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Can You Flat Tow EVs to Recharge Them? Yes, but There Are Asterisks


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EVs may become the ultimate Toad for RVs. I had never thought about towing an EV four down and charging it at the same time, let alone in reverse while driving forward. Apparently the EV manufacturers are making that happen, especially Rivian and Ford. Almost free after you subtract the extra fuel the tow vehicle uses with the added resistance? Don't know yet. I did not even know the Rivian I have on order can be charged while in reverse? An interesting article indeed.

From MOTORTREND Oct 2021

Excerpt:

"At What Rate Does Flat-Tow Charging Occur?

Ford reckoned its Mustang Mach-E or F-150 Lightning will generate at least 9.2 kW at reasonably low speed. Lucid had plenty of experience flat towing its Air sedan prototypes during extensive durability and development drives that sometimes saw the vehicles exceeding their impressive range nowhere near a charger (often at durability-test tracks with no chargers). Lucid claimed that when towed in the high-regen setting at 20 to 30 mph, the car should generate power at a rate of 100 kW; while being towed by a strong support truck at 60 to 70 mph in max regen, Lucid saw charging rates of up to 200 kW. Charging a Rivian with the gear selector in reverse purportedly delivers rates akin to a DC fast charger. Note that on the "Warped Perception" YouTube channel, a Tesla Model S (which comes with robust tow hooks) was flat towed behind a Mercedes-AMG E55 at 70 mph and reported a 65-kW rate, while the AMG earned 5 mpg.

Rivian may have given this the most thought, as its vehicles are inherently more likely to run out of juice farther from help. For that reason, the company makes an additional, higher regenerative braking level available: engage reverse while towing the truck forward.

Ford Patent: Battery Charging by Towed Regenerative Braking

Palmer was evidently not involved with the application for Ford Global Technologies LLC's patent US2021197673A1, published July 1, 2021, which describes a system for flat towing (via rigid connection, not rope) where an EV that's running low can request a tow charge and even potentially couple itself to and decouple itself from the tow vehicle while in motion. Now that raises safety concerns with us."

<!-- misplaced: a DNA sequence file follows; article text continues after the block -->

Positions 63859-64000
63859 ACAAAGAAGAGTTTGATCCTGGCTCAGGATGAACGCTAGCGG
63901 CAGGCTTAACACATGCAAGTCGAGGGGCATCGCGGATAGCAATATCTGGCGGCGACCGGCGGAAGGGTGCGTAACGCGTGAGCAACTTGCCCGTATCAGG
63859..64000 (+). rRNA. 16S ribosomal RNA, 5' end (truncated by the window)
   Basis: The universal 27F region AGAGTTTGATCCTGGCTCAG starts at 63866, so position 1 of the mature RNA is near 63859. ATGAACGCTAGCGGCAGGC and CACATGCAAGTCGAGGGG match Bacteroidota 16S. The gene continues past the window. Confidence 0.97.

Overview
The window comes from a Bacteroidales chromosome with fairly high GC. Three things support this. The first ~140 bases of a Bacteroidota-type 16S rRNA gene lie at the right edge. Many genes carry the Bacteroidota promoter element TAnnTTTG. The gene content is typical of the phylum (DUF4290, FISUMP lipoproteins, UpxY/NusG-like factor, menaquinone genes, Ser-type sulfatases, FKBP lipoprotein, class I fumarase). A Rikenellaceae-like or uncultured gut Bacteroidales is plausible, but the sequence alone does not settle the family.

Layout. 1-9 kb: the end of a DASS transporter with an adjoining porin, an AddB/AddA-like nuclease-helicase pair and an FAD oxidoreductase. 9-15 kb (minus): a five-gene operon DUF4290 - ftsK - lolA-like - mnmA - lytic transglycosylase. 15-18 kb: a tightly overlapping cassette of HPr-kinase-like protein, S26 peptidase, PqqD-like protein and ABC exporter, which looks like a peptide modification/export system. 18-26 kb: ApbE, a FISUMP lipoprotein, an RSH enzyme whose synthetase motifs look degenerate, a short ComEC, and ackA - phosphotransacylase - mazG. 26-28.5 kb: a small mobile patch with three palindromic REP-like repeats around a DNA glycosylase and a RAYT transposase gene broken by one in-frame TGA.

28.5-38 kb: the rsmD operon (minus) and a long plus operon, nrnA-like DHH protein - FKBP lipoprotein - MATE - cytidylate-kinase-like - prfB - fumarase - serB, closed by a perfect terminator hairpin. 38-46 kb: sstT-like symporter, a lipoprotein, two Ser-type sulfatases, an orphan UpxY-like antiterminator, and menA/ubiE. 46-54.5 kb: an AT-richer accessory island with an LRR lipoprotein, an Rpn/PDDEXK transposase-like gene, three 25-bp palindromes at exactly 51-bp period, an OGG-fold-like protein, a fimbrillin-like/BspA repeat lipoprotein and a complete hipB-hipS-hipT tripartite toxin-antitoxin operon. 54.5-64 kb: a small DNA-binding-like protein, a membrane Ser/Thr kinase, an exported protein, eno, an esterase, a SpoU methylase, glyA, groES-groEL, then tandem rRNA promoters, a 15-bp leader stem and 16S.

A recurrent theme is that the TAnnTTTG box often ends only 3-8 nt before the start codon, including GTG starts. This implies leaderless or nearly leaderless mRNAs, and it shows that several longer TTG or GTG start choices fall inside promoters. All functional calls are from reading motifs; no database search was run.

Wow! More in the article here:

https://www.motortrend.com/features/how-to-flat-tow-recharge-electric-vehicles/

 

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Posted (edited)

 

12 hours ago, Chalkie said:

And then there is this But as of now, there do not appear to be ANY all-electric vehicles that are capable of being flat-towed, four wheels down which is a newer article where Rivian has withdrawn its claim of four down towing. And not a single one to be found here  Roadmaster Dinghy Towing Guide

Gary,

Your tow guide stopped at 2020 and it is now 2022. I could not find one more current. Is there one? I knew I could not tow the Y except on a trailer if then. From your link:

CUhHDOKl.jpg

From your first RVGEEKS article:

This next is from your RVGEEKs link and everyone thought that the Rivian could be flat towed until very recently. This was above the part you quoted. The update you posted was from April 2022.

Excerpt:

"Are There ANY Electric Vehicles That Can Be Flat Towed Behind an RV?

As it turns out, we heard from Rivian directly some time back that their all-electric Rivian R1T (their pickup truck) and the Rivian R1S (their SUV) CAN be flat towed behind an RV. These two electric vehicles from Rivian are built on the same platform."

Your link: https://www.thervgeeks.com/can-electric-vehicles-be-flat-towed/#:~:text=But as of now%2C there,-towed%2C four wheels down.

The entire MOTORTREND article thought so too.

Let's go over my first paragraph with me bolding all the words that mean it is not now but is in development and may be in our RV future. Bold added just now

"EVs may become the ultimate Toad for RVs. I had never thought about towing an EV four down and charging it at the same time, let alone in reverse while driving forward. Apparently the EV manufacturers are making that happen, especially Rivian and Ford. Almost free after you subtract the extra fuel the tow vehicle uses with the added resistance? Don't know yet. I did not even know the Rivian I have on order can be charged while in reverse? An interesting article indeed. "

Now if I said is ready to be towed and charged instead of may become as in the future since the article was quite clear the charge while towing is in development not already available. Are making it happen is not have made it happen. Don't know yet is because as we can clearly read in my post and the sources I provided clearly state it is all in development.

As far as Rivian I was interested not concerned as I like to have facts not opinions or quoting only cherry picked parts:

"Cherry picking may be committed intentionally or unintentionally."

https://en.wikipedia.org/wiki/Cherry_picking

Every source was only half right about Rivian being able to tow the Rivian four down and charge. It actually can be towed to charge and in reverse! But only in emergency. See I like knowing the facts not opinions so as a customer with Rivian on order I called and asked them to answer the question of an it be towed four down and can it charge four down. I was surprised it can and can charge in reverse going forward it seems which makes little sense to me. So in the interest in being accurate here is the email I asked them to send me answering those questions:

<customerservice@rivian.com>

Hi Derek,

Thanks for taking the time to contact us. Here is a detailed explanation regarding the Flat Towing/Tow Charge question you had.